4. ^ "Khandro Lhamo Passes". Shambhala. 2017-03-06. Retrieved 2020-08-25.
  5. ^ a b "The Reincarnation of Dilgo Khyentse Rinpoche", Spring 1996, Vol 11, No 2, Snow Lion Newsletter.
  6. ^ Midal 2004, p. 40.
  7. ^ Rinpoche 2008, pp. 193–197.
  8. ^ a b c Lion's Roar Staff 2010.
  9. ^ Brilliant Moon, foreword by Sogyal Rinpoche, Shambala Boston and London 2009 p. xxxvi
  10. ^ Source: "Ven. Gyatrul Rinpoche - Tashi Choling Center for Buddhist Studies". tashicholing.org. Archived from the original on 2008-12-29. Retrieved 2009-03-25. (accessed: Wednesday March 25, 2009)
  11. ^ Chagmé, Rinpoche & Wallace 1998, p. 21.
  12. ^ a b c Snow Lion Publications. Editors, Snow Lion Newsletter, The Reincarnation of Dilgo Khyentse Rinpoche, Vol 11, No 2, Spring 1996, pp. 1, 13.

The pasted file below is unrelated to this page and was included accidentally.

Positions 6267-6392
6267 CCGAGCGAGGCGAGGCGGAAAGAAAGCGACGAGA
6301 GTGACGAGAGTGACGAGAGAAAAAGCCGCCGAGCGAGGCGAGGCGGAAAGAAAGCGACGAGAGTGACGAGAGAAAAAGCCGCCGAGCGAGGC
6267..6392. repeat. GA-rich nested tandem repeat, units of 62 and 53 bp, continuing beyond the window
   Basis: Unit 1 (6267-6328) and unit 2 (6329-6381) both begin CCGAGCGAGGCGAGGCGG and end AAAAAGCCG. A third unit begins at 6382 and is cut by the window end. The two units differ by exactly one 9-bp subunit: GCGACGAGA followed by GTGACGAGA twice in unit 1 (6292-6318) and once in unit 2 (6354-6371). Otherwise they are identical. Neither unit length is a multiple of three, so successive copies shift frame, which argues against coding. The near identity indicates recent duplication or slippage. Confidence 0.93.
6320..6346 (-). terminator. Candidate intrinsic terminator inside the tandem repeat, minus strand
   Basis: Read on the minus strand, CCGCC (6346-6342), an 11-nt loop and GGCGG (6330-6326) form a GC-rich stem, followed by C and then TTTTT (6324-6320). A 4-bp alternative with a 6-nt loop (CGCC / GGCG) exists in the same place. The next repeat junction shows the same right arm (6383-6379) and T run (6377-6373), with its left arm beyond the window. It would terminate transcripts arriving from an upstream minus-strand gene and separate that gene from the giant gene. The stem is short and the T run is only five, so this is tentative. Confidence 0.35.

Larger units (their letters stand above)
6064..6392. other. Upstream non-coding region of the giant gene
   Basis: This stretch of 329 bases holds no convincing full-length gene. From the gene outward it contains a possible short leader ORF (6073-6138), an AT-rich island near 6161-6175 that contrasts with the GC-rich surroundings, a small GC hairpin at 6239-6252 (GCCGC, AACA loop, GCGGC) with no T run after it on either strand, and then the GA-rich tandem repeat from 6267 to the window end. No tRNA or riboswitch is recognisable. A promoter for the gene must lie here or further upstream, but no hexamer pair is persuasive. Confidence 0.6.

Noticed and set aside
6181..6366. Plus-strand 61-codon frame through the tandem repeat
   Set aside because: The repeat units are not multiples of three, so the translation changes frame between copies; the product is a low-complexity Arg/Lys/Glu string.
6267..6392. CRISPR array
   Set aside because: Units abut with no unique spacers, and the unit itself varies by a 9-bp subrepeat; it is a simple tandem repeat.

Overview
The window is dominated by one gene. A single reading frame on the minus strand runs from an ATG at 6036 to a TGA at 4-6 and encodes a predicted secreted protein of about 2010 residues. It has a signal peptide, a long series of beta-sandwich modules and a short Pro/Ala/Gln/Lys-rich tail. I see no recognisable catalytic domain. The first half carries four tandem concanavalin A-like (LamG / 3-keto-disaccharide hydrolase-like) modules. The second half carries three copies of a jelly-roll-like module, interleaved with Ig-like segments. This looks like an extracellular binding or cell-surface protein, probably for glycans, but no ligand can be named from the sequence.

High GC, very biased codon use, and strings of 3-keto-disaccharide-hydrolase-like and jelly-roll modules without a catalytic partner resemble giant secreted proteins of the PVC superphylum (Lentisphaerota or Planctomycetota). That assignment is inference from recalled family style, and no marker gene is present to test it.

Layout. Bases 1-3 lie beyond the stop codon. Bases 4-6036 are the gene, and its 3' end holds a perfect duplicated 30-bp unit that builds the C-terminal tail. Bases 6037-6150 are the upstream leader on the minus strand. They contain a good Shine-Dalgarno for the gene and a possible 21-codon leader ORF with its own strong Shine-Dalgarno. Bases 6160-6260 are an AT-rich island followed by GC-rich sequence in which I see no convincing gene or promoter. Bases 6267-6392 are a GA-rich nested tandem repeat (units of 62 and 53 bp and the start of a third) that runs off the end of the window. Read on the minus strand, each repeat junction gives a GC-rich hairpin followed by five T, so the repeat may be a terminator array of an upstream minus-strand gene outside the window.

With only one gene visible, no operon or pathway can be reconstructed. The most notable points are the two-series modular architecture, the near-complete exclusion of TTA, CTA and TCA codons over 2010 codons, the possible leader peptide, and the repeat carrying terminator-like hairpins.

13. ^ "Dilgo Khyentse Yangsi Rinpoche". khyentsevisit2010.org. Archived from the original on December 18, 2009. Retrieved 2011-05-23.
  14. ^ "Dilgo Khyentse Yangsi begins tour of the West". Lion's Roar. July 24, 2010. Retrieved July 9, 2021.
  15. ^ Khyentse Yangsi Rinpoche in France and Great Britain – Shechen Buddhist website
  16. ^ "Khyentse Yangsi Rinpoche in North America July 21 – August 2 :: shechen.org".
  17. ^ "10 Leading Thinkers Choose Their Favorite Buddhist Films". Lion's Roar. June 23, 2017. Retrieved July 9, 2021.
  18. ^ "Brilliant Moon: Glimpses of Dilgo Khyentse Rinpoche Trailers & Videos". TV Guide. Retrieved July 9, 2021.
  19. ^ Sperry, Rod Meade (October 27, 2020). "Magic & Loss: Celebrating Lou Reed". Lion's Roar. Retrieved July 9, 2021.